In Newtown, family members of those murdered one year ago today have quietly gone about finding ways to confront their grief and prevent what happened to them from happening to others.

"We live with that loss every single day, so the one-year mark is just another day for us," Nicole Hockley told the Washington Post's Carla Baranauckas . Her son, Dylan, 6, was one of the 20 gun downed at Sandy Hook.

Hockley and her husband, Ian, are advocates for a number of causes, including autism awareness, and have been deeply involved in Sandy Hook Promise, a nonprofit formed by Newtown community members and surviving parents and spouses to help the community through the atrocity and to prevent the causes of gun violence.

"Everyone has to find their own way through loss," Hockley said. "For my family, it's about honoring Dylan's life and providing a legacy for him that honors him and others through making positive change and helping other people."

Hockley told the Post she and others in Sandy Hook Promise don't want to be seen as sad victims.

"We want this to go from a state of inaction and helplessness to a feeling of hope and things that we can work on together to help prevent this from happening elsewhere, not only to prevent another Sandy Hook from happening but to prevent the hundreds of thousands of acts of violence that occur with a gun in this country every year."

Sandy Hook Promise introduced in November Parent Together, a grass-roots effort "to help implement solutions in their own communities that can prevent gun violence in the future."

"We are going to educate and empower parents and adults across the country to help implement solutions in their own communities that can prevent gun violence in the future," Hockley told Baranauckas. "That's in the areas of mental wellness, community connectedness, parenting and gun safety. There's a lot that can be done just at the community level to prevent an act of violence from happening, that doesn't require legislation."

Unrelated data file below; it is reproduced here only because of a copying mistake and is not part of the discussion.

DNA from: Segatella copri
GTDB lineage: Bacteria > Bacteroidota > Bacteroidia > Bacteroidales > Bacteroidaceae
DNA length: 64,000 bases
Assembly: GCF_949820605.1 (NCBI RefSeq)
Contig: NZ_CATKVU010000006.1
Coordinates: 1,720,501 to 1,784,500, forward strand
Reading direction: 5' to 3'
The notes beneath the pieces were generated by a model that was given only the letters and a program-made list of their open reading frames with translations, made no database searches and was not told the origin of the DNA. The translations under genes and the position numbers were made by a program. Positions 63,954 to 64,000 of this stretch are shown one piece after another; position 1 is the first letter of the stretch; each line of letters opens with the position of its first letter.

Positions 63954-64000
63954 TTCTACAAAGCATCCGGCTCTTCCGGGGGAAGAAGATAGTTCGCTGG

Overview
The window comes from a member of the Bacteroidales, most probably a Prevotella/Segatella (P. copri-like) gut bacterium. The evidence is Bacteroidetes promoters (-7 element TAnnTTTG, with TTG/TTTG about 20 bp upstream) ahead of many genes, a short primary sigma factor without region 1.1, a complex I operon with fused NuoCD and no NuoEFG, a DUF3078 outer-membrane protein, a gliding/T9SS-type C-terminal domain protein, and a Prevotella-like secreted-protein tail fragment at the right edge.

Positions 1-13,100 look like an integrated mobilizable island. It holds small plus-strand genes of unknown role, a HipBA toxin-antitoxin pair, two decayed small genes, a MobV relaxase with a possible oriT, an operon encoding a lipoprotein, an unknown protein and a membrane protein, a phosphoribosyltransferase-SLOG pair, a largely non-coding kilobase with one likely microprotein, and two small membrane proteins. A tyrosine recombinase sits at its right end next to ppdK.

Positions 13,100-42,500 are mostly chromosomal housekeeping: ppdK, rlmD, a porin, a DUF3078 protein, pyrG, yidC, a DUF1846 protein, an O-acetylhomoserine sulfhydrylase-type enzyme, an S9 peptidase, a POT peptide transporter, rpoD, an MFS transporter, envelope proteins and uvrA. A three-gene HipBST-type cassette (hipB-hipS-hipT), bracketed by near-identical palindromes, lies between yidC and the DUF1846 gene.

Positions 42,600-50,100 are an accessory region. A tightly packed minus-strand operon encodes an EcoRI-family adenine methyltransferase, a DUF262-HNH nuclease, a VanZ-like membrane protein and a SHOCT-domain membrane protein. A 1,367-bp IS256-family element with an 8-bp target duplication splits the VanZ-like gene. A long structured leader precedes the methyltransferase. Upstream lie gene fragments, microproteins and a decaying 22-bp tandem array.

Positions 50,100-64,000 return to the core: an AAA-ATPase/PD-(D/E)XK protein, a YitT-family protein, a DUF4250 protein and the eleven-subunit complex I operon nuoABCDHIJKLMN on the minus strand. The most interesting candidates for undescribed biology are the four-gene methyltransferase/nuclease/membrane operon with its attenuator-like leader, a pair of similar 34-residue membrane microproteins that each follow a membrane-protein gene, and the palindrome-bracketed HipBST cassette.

There is also hope that mental health issues are being taken more seriously by the government. On Dec. 10, Vice President Joe Biden announced that the Obama administration will set aside $100 million to be used "to increase access to mental health services and improve mental health facilities as part of the Administration's ongoing commitment to help individuals experiencing mental health problems." In addition, the Affordable Care Act and the implementation of the 2009 Wellstone-Domenici Mental Health Parity and Addiction Equity Act will force all insurance companies to cover mental health services in the same way that they do more traditional medical care.

Small steps are giving us hope that something can be done to protect Americans from the lethality of firearms and vigils such as those being held around Windham County today are a chance for people to connect and work together. The vigils are part of a nationwide day of remembrance to honor the victims and to read the "Sandy Hook Promise," which is a pledge for people of all political perspectives to work together to reduce the causes and incidences of gun violence.

Locally, the vigils are being organized by Gun Sense Vermont and other concerned citizens. It's grass-roots organizations such as Gun Sense that will have to take the lead on sensible gun control and safety, seeing as on both a state and national level, legislators are, on average, afraid to tackle the issue.

"Washington is not the only place that change can happen," Winemute told NBC News. "Change can happen in the home, in a doctor's office, in a state legislature. Lots of people are talking. There are an array of organizations committed to making change happen, and that's never happened before."

While today is time to reflect on those who died in Newtown, it is also a time to reflect on the deaths of others. Whether from suicide, murder, being in the wrong place at the wrong time, accidents or neglect, it shouldn't matter. What should matter is that we recognize, as a nation, we have an obsession with firearms, and that obsession has cost us dearly; too many precious lives have been lost. And it's a time to realize that others will not do the job for us. Each and every one of us concerned by gun violence has to make their voices heard and find ways to address this calamity that takes the lives of more than 80 Americans every day.